Now, a lot is going on in this query. I hope that if you are reading this tutorial you already know a little about MySQL. First of all, we are selecting every field from the table "blog_entries" (which I showed above). We are selecting only the fields in which the value of "blogbody" contains the string "$newq." We use MySQL's UPPER() around the blogbody so that, once again, the search query is case insensitive. This tests a full uppercase version of the "blogbody" field with a full uppercase version of the search query. All case insensitive.

You may notice the %%'s around $newq. Basically they are wildcards which mean "anything in this spot." This means that if the user searches:


and the word "dog" is in "blogbody", it will return that result.

%o% = anything-o-anything

dog would match in that case. This is used for better search results. In case the user searches:


instead of "tutorial", it will still match.

You may also notice that we are ordering these by the id descending. Since the id auto increments with each new entry, the highest id is going to be the newest entry. Descending means highest to lowest. Basically we are ordering them from newest to oldest. You can also do this with a date timestamp, but we won't get into that right now.

Also, we are limiting this search to a maximum of 10 results. This is so the page doesn't get cluttered with too many search results. If you want unlimited results, I suggest creating a paging system and adding it to your search system so that it displays say 10 search results per page.

Now that we have the value of the search query tested with the database, we need to print the retrieved values (providing there are any). We can do this by using a while() loop.

while ($row = mysql_fetch_assoc($searchQuery))
	echo "Blog Entry #" . $row["id"] . "<br /><br />" . stripslashes($row["blogbody"]) . "<hr />";

A few things are going on here. We are assigning the variable "$row" to each row of data retrieved from the search query. Each time the while loop increments, one new row is retrieved and we can print data associated with that row. mysql_fetch_assoc() is simply retrieving the rows and storing them in an associative array of "$row."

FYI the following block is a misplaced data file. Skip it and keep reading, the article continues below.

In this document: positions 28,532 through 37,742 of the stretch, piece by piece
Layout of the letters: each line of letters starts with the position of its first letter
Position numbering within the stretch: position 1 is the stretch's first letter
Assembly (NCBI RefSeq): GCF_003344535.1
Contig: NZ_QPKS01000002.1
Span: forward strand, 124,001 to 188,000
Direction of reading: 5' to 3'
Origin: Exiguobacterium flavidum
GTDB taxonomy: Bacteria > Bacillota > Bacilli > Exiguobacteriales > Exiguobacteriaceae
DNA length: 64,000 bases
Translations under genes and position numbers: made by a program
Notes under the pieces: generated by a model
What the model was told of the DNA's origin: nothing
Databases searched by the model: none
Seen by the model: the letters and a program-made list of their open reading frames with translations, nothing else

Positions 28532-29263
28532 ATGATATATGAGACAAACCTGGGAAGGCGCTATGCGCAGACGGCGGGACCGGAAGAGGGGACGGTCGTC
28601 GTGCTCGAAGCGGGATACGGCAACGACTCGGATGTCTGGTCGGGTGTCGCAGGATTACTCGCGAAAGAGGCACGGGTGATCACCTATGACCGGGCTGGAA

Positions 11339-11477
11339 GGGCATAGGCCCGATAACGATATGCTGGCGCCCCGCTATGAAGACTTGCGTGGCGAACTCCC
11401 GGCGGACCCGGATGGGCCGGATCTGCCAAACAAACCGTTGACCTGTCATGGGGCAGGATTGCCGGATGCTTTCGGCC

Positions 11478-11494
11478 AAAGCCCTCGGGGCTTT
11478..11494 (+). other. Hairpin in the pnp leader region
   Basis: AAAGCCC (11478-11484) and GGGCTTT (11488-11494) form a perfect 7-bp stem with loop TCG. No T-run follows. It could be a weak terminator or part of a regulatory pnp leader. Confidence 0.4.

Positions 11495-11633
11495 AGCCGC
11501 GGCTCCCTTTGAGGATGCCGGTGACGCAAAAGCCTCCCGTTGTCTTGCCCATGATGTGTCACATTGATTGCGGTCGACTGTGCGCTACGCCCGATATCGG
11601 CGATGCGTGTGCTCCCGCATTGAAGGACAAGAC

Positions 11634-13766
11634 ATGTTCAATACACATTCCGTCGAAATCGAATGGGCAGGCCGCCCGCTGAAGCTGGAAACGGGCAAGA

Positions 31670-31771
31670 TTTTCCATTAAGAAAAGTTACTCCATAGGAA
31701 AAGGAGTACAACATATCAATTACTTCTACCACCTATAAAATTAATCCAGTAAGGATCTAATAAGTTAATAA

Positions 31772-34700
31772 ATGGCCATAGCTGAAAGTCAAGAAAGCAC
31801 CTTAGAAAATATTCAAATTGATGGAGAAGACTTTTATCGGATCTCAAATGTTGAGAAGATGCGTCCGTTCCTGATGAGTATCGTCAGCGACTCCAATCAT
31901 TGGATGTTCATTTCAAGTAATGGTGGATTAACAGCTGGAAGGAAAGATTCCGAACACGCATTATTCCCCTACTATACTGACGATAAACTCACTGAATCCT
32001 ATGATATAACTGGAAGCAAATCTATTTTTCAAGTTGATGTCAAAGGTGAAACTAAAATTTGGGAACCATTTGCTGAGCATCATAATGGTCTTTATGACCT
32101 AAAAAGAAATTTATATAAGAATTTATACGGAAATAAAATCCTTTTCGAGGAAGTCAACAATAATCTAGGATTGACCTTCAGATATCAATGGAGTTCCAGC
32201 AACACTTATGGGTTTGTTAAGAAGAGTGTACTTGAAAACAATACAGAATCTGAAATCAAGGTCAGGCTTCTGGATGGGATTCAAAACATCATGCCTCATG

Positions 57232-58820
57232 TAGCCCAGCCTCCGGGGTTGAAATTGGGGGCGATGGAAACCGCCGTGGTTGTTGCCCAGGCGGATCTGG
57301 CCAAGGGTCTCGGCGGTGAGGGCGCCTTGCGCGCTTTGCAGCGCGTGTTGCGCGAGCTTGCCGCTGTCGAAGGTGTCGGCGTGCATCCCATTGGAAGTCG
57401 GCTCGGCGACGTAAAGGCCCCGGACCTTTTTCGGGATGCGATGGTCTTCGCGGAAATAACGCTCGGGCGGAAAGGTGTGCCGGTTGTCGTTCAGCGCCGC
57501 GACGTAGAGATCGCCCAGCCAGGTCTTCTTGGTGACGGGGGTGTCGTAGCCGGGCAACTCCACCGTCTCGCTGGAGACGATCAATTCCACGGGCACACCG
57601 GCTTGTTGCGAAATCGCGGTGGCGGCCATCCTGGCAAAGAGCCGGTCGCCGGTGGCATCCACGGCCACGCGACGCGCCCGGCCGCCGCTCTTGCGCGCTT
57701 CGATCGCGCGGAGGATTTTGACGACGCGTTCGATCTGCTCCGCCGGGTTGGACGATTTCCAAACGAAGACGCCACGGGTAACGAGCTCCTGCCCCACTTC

These values can be accessed with the variable name, brackets, and the field name in quotes:

$row["blogbody"]; // returns the blogbody field

The rest is pretty self explanatory. We are echoing out the id of each blog entry that was successfully matched with the search query, and then echoing out the actually blogbody of that field itself. You may notice "stripslashes()" around the blogbody. I assumed that whoever was making the blog system used "mysql_real_escape_string()" to escape the blogbody before entry into the database.

This make's all single and double quotes (and a few other characters) have a backslash before them. E.g. " becomes \". We need to strip those slashes when echoing them out so that \" returns back to ", etc.

Well, that's pretty much it. I hope you found this tutorial helpful, and I hope that it wasn't too confusing. Here is the final code put together:


// Connect to MySQL
$c = mysql_connect("localhost", "root", "");
mysql_select_db("my_database", $c);

// Retrieve the Search String
$q = mysql_real_escape_string($_GET["q"]);
$newq = strtoupper($q);

// Run the Search Query
$searchQuery = mysql_query("SELECT * FROM `blog_entries` WHERE UPPER(`blogbody`) LIKE '%$newq%' ORDER BY `id` DESC LIMIT 10");

// Display Results Based on the Retrieved Data
while ($row = mysql_fetch_assoc($searchQuery))
	echo "Blog Entry #" . $row["id"] . "<br /><br />" . stripslashes($row["blogbody"]) . "<hr />";


If you are wondering why I didn't just use "strtoupper" on the "$q" value itself, I wanted it separate so that the original search string was saved. This way, if you wanted to print out what they searched, you could:


echo "You searched for <b>" . stripslashes($q) . "</b>";


This post has been edited by andrewsw: 30 January 2015 - 12:43 PM